Top 10 Extinct Animals Scientists Want to Revive



Events in history have caused numerous species to go extinct. As advancements in technology and as research progresses scientists are getting closer to bringing back some of these long lost creatures. On this episode we’ll take a look at the Top 10 extinct animals scientists want to revive.

10. Mastodon
· Also known as Mammut the mastodon was a type of Mammut proboscidean that lived from 27 million year ago up until 10,000 years ago.
· First named by the French Naturalist Georges Cuvier, the name Mastodon means ‘Nipple Tooth’ inspired by the nipple-like protuberance on the crowns of their molars.

9. Gastric-Brooding Frog
· Sometimes called Platypus Frogs these ground dweller frogs were indigenous to the Eastern Australia. The Gastric Brooding Frogs genus was composed of 2 distinct species, both of which are believed to have become extinct in the early 1980’s.
· Both species, being the Northern Gastric-Brooding Frog and Southern Gastric-Brooding Frog, had moist skin with a coating of slimy mucus. With dark brown skin, both these species had large protruding eyes.

8. Passenger Pigeon
· Its name is derived from the French word, passager, or passing by which reflects the constant migratory habit of this species.
· Also known as the wild pigeon, these birds once represented 25- 40 percent of the bird population on earth, with their number ranging from 3 – 4 billion during the 1800’s.
· Although many attempts were made to save the species, none were ever successful.

7. Thylacine
· Although the thylacine became extinct quite recently, evidence of their existence has been found in rock art and engravings which date back to 10,000 BC
· It’s sometimes called the Tasmanian tiger due to the stripes on its lower back.
· The last known individual thylacine died off in 1936 in captivity at the Hobart Zoo in Tasmania.
· The thylacine was considered non-violent to humans due to their shy nature.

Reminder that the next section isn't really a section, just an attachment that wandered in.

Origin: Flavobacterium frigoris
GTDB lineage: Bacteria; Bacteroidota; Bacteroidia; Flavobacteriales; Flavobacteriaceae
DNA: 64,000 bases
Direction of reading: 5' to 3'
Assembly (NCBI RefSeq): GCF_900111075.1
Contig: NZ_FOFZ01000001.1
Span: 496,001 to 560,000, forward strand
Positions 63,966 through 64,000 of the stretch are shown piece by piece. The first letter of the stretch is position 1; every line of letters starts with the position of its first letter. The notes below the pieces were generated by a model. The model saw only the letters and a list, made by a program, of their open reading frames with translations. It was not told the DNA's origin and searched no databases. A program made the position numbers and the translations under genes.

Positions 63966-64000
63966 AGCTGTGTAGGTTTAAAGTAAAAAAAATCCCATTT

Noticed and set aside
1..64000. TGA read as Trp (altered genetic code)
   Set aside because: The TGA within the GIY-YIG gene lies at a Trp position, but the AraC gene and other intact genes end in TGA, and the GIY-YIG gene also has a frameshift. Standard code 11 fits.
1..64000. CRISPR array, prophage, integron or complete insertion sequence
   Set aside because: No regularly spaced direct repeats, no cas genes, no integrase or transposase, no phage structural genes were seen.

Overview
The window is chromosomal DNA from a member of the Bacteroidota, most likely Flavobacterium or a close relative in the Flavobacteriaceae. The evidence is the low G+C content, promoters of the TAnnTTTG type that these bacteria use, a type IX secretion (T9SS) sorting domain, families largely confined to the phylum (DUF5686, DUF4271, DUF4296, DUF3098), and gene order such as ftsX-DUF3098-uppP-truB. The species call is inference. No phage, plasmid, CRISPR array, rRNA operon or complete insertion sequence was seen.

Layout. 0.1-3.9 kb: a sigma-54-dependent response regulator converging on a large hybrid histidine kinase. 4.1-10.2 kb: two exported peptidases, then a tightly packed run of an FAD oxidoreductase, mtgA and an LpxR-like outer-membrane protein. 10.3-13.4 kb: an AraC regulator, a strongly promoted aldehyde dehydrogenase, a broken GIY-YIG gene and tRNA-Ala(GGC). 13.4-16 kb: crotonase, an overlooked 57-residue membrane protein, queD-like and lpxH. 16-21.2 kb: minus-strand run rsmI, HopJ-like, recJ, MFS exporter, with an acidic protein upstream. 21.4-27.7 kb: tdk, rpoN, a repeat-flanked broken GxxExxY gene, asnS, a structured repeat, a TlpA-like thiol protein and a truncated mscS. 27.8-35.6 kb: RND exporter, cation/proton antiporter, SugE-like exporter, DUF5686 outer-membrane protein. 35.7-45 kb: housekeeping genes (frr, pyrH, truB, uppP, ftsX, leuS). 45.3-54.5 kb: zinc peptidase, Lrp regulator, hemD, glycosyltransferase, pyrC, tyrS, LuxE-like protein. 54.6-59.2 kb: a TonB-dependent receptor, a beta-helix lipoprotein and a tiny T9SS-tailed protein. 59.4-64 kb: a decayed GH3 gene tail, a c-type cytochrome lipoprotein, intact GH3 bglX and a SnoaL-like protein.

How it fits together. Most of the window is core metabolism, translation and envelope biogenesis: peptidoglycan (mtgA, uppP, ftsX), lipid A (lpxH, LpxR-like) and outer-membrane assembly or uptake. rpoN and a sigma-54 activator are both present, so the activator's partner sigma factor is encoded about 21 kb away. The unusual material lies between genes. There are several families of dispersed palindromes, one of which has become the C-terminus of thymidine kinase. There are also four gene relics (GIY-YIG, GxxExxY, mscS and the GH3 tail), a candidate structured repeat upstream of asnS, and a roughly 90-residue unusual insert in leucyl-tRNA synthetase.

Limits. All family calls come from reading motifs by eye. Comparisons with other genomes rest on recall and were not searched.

6. Irish Elk
· Also known as the Giant Deer, Irish Elk were known to exist 77000 years ago.
· These elk predominantly lived on the Eurasian Continent.
· The Irish Elks was believed to be gigantic and was approximately two times the size of a full grown human.

5. Cuban Macaw
· Also known as the Red macaw, this bird became extinct in the late 19th century.
· As the name suggests, the Cuban Macaw was a bird native to the island of Cuba.
· They were relatively smaller in size, measuring between 40 and 50 cm.
· Cuban Macaws were known to nest in large holes found in trees. These birds preferred large forests as their habitat.

4. Quagga (Zebra)
· The quagga was a subspecies of the modern day Zebra, that was believed to have existed from the end of the pleistocene period till modern times.
· These horse like mammals were predominantly indigenous to the South African Plains.

3. Moa
· Known to be the only bird without wings and the tallest bird to walk the earth, the moa was predominantly a resident of New Zealand.
· Moas were considered to be most closely related to kiwis and emus but recently it has been discovered that the south american bird tinamous is the moa’s closest cousin.

2. Dodo
· The Dodo Birds, were flightless large birds, with large beaks and small legs. Dodo birds were only predominant on the island of Mauritius.
· These brownish to gray birds were approximately 3 feet 1 meter tall, weighing up to 47 pounds or 21 kg.

1. Woolly Mammoth
· Everyone knows and loves them the Woolly Mammoth were so huge that their name has evolved into an adjective to describe something of massive size.
· Known to have existed during the Pleistocene era, the woolly mammoth was the last species of Mammoths and became extinct approximately 4000 years ago after the last ice age.
· They adapted well over time to the cold environment with their layering of thick brown fur which dramatically helped hold their body heat.

Sources:
www.news.com.au/national/tasmania/new-footage-fuels-long-futile-hunt-for-tasmanian-tiger/news-story/f20bbe3080a8426cf39bbe44d65acec2

Media:

Ectopistes migratorius (passenger pigeon) 2
DoDo Bird
Moa-Birds
moa

Thylacine:
www.arkive.org/thylacine/thylacinus-cynocephalus/
www.linc.tas.gov.au/Pages/Home.aspx

Gastric Brooding Frog:
Photo: Mike Tyler
Photo: Bob Beale

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Intro music thanks to Machinmasound:
Rallying the Defense:

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